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Is there any way to figure out where did a mouse event come from? I mean, if I code a C/C++ program on Windows, and get a mouse click event on it, how can I find if this event come from a mouse driver, a touchpad, or if it was send by an application (mouse event simulation by sending appropriate message like WM_LBUTTONDOWN).

Thanks for any help :)

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which GUI API are talking about? – UmNyobe Sep 27 '12 at 13:20
I don't think there's any way to know, certainly it's not contained in the message data. – Mark Ransom Sep 27 '12 at 13:22
look at this entry in microsoft forums – UmNyobe Sep 27 '12 at 13:23
windows's official GUI (the one you have when using vc++ with MFC). But it probably doesn't matter. I think it's more related to the kernel. – ramone Sep 27 '12 at 13:27
Why would you care about the source of the event? – Marius Bancila Sep 27 '12 at 14:34
up vote 2 down vote accepted

This is not possible for an application in user mode - mouse events generally don't provide documented info on event source. There is the way to obtain some message extra info by Win32 API function GetMessageExtraInfo but there is no safe way to interpret this data. It is very device specific, undocumented and never guaranteed to ever present.

To solve this task you need to develop your own Mouse Filter driver basing on Windows DDK sample.

Its callback has input parameter MOUSE_INPUT_DATA - structure containing mouse event info. There is the field UnitId:

UnitId Specifies the unit number of the mouse device. A mouse device name has the format \Device\PointerPortN, where the suffix N is the unit number of the device. For example, a device, whose name is \Device\PointerPort0, has a unit number of zero, and a device, whose name is \Device\PointerPort1, has a unit number of one.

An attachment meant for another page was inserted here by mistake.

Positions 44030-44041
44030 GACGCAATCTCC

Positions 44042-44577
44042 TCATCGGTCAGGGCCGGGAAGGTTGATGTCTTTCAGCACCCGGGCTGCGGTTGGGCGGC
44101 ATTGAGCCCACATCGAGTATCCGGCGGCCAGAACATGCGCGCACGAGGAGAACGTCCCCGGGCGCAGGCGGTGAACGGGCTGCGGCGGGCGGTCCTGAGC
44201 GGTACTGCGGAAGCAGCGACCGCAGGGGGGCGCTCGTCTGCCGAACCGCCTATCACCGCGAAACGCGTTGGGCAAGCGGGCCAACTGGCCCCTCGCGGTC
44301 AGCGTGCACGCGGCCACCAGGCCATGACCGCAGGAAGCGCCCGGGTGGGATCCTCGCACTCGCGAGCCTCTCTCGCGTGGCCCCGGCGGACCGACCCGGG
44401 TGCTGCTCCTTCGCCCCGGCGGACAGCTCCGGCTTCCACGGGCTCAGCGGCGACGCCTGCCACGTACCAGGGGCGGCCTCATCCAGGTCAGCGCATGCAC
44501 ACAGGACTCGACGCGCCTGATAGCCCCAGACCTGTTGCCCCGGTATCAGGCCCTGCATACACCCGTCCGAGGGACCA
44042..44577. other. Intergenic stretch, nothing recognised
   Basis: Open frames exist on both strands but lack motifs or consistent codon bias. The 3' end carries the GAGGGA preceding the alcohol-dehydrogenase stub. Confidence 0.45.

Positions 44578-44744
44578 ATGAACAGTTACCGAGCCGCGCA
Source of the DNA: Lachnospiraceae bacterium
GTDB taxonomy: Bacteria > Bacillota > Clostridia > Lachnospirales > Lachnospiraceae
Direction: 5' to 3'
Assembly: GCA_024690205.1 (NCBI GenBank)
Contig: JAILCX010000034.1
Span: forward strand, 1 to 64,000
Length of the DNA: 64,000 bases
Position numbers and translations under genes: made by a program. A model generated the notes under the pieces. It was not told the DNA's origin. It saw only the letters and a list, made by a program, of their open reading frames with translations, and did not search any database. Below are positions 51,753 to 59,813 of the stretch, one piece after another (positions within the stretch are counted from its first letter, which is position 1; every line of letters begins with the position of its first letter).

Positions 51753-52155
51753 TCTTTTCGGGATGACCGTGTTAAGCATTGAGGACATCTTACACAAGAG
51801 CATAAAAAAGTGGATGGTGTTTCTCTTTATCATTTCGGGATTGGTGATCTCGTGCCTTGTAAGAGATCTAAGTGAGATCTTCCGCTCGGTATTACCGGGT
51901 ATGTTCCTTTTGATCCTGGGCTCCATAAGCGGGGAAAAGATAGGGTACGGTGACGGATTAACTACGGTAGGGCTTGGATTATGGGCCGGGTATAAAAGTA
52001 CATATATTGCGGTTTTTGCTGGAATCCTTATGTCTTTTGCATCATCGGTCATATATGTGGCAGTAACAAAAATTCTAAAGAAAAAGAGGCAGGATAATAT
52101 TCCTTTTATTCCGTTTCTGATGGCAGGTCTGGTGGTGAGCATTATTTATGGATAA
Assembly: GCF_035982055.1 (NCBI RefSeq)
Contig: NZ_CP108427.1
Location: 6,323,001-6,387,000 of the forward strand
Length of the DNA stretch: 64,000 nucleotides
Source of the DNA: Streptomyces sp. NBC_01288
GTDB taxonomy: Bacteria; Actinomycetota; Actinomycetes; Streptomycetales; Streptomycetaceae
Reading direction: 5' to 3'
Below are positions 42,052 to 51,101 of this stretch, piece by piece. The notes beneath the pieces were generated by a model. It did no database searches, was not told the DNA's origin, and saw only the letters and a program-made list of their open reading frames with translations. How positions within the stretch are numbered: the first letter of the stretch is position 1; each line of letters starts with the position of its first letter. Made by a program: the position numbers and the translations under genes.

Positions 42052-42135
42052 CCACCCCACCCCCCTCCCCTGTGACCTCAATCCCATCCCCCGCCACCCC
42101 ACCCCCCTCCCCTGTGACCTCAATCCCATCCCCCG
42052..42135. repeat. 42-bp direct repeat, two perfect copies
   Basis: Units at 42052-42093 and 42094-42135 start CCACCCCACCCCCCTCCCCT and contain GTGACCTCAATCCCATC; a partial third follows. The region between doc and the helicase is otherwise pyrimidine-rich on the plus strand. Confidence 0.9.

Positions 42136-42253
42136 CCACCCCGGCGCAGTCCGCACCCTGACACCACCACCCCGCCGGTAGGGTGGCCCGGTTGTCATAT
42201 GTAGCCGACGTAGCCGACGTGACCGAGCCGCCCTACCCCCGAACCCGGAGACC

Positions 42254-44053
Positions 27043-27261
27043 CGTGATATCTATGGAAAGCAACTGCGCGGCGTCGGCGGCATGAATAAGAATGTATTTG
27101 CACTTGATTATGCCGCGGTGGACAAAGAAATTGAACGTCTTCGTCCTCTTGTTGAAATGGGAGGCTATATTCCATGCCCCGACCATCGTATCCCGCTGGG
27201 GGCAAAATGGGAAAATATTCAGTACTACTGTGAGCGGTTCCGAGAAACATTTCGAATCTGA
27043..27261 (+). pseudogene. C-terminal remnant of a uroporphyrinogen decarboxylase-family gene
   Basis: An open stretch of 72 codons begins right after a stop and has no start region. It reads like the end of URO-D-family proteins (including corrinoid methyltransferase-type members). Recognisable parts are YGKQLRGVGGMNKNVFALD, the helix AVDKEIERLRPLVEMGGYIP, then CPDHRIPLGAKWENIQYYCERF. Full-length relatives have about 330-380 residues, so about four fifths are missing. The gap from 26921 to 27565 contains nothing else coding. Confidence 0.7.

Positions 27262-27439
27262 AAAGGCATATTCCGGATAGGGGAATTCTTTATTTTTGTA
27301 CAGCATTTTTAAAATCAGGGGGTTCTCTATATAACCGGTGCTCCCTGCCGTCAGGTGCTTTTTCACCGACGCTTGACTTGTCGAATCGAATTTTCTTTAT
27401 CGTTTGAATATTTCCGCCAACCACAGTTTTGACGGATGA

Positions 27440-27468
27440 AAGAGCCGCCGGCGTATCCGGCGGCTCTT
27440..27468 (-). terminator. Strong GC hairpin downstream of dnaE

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GetAsyncKeyState doesn't give you any information on mouse input source. And it is affected by mouse_event function. – Rost Nov 11 '12 at 22:11

GetAsyncKeyState function can be used to check if the button was pressed, and unfortunately SendInput cannot trick this function. So you can simulate a mouse click, but the program can check if the button was really pressed.

So creating your own mouse driver is better. I needed a safe way so simulate mouse/keyboard behavior for my bot, and I wrote a detailled article on my blog

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That's not correct. Use mouse_event() instead of SendInput() to affect GetAsyncKeyState() result: mouse_event(MOUSEEVENTF_LEFTDOWN, 0, 0, 0, 0); short bstate = GetAsyncKeyState(VK_LBUTTON); bstate always will have most significant bit set here. – Rost Nov 11 '12 at 22:14
ok, but in msdn they say that mouse_event is superseded, and tell use to Use SendInput instead. But well, it's doesn"t matter as long as it will be available. thanks for your response – ramone Nov 12 '12 at 20:36

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